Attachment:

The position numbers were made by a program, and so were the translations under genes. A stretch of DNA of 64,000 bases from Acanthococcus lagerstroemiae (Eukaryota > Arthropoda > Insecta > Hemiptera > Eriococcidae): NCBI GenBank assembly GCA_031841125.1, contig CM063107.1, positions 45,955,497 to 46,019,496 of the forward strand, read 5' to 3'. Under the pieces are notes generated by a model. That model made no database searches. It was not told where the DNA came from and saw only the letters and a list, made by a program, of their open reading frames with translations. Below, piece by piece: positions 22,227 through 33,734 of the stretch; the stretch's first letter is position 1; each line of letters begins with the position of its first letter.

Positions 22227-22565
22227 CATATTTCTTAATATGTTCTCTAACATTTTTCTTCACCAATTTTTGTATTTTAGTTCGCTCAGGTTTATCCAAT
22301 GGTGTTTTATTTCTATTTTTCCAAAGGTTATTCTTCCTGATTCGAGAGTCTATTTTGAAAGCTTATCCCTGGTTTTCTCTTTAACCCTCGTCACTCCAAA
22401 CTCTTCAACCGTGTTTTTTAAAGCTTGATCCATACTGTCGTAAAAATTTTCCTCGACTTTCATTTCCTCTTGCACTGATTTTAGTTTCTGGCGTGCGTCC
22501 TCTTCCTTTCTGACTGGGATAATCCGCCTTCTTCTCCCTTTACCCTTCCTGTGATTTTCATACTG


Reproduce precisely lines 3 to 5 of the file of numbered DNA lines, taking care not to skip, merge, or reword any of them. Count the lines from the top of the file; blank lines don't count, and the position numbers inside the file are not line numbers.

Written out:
22227 CATATTTCTTAATATGTTCTCTAACATTTTTCTTCACCAATTTTTGTATTTTAGTTCGCTCAGGTTTATCCAAT
22301 GGTGTTTTATTTCTATTTTTCCAAAGGTTATTCTTCCTGATTCGAGAGTCTATTTTGAAAGCTTATCCCTGGTTTTCTCTTTAACCCTCGTCACTCCAAA
22401 CTCTTCAACCGTGTTTTTTAAAGCTTGATCCATACTGTCGTAAAAATTTTCCTCGACTTTCATTTCCTCTTGCACTGATTTTAGTTTCTGGCGTGCGTCC